On Thu, Jun 4, 2009 at 11:16 AM, Daniel Carrera
<daniel.carr...@theingots.org> wrote:
> The point of the benchmark is not "oh look, it's slower than Perl 5". The
> benchmarks are good for testing a specific aspect of the language, so it is
> easier to isolate *where* the problem is. This is harder on a real
> application.

I think you are confusing profiling with benchmarking.  Profiling
helps you identify where a problem is.  Benchmarking helps you compare
two different versions of the same routine.  I intend to do use said
benchmark as a basic profiling tool as well.  If this program performs
far outside the expected norm then somewhere inside this program is
something that needs to be optimized.  Of course, doing that requires
additional work by people far smarter than myself but at least I will
be able to point them to something to look at.

> Benchmarks help you see where the biggest gains are to be found.

No, that is still profiling.

> Additionally, they help measure improvement. When Patrick fixed the bug with

Measuring (improvement or otherwise) is their primary function.

> And your expectation would be wrong. In the real world some things are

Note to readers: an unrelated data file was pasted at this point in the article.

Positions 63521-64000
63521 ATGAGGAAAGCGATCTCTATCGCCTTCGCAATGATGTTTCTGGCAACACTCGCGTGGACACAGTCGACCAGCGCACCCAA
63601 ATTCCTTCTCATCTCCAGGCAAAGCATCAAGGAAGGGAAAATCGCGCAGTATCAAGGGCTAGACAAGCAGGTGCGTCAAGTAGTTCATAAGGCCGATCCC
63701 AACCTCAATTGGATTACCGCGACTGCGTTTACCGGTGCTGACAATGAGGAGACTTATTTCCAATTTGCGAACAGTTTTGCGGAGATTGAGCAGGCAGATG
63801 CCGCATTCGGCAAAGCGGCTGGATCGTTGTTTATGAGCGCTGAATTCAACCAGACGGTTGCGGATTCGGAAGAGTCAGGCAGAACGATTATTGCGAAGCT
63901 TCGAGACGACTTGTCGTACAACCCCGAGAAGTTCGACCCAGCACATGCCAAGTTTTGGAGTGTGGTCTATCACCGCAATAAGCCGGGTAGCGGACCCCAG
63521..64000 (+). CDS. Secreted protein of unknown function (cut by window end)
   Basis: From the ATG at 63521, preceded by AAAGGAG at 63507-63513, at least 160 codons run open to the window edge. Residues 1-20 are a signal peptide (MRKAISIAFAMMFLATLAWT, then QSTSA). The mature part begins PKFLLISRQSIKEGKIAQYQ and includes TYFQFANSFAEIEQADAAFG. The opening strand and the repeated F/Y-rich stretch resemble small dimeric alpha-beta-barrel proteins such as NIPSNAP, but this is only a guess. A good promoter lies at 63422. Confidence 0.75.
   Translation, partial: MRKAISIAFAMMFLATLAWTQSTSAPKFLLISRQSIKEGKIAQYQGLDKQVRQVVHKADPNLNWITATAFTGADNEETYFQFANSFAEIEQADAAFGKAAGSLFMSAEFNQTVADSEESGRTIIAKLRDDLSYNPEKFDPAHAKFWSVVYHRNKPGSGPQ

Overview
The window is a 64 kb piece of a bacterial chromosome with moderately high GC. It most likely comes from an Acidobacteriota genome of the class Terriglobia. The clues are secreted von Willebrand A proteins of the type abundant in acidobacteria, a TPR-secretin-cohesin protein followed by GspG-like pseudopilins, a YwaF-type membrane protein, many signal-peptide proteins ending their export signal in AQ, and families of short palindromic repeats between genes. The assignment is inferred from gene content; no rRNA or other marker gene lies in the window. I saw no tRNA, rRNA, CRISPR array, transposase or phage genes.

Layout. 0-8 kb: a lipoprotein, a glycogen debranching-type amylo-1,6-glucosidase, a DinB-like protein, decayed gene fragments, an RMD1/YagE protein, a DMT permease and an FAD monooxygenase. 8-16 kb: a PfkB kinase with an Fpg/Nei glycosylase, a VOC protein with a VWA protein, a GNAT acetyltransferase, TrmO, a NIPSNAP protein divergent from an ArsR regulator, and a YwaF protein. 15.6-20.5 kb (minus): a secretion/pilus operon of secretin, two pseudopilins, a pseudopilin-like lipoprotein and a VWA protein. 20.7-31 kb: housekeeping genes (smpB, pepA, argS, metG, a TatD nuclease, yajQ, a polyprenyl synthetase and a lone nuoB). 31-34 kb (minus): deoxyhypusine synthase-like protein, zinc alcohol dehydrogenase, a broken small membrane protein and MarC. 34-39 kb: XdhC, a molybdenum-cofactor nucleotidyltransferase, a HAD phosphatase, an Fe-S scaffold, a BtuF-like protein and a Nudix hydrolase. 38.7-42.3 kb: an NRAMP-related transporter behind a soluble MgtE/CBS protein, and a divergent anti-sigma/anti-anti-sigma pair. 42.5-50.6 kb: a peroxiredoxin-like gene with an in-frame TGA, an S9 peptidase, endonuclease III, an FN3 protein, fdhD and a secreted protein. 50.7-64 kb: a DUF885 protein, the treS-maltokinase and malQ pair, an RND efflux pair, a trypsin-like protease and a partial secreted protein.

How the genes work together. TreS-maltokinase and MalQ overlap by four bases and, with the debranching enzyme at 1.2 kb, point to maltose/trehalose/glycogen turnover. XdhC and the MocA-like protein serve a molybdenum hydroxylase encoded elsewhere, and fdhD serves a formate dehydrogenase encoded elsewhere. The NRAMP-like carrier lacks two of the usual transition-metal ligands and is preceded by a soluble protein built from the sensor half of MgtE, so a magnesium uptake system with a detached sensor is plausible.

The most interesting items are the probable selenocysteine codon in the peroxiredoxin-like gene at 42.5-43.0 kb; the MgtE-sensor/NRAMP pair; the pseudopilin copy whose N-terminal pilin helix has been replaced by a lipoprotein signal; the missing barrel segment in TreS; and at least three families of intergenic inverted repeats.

> faster than others. Remember the 80/20 rule. Benchmarks help you locate the
> 20% of the code that needs the most attention.

No, that's still profiling.  On average the benchmark should even out
because we are not looking for bottlenecks but the overall performance
of the program.  If it doesn't perform on average then there is a
problem.  Only true profiling will find it but if I can show 30
programs where Rakudo consistently performs 3 to 5 times slower than
perl 5 and one program that is 30 times slower - which one do you
think @Patrick will be interested in?

> As of this moment I have four benchmarks written, and each benchmark gives
> wildly different factors.

These are very specialized benchmarks designed to highlight specific
language features.  The approach I am looking at looks at a wider
cross section of the language where you would expect things to even

> If you write such a tool, I'd like to try it.

Perhaps.  Time and ambition will tell.

> Daniel.

Joshua Gatcomb
a.k.a. Limbic~Region

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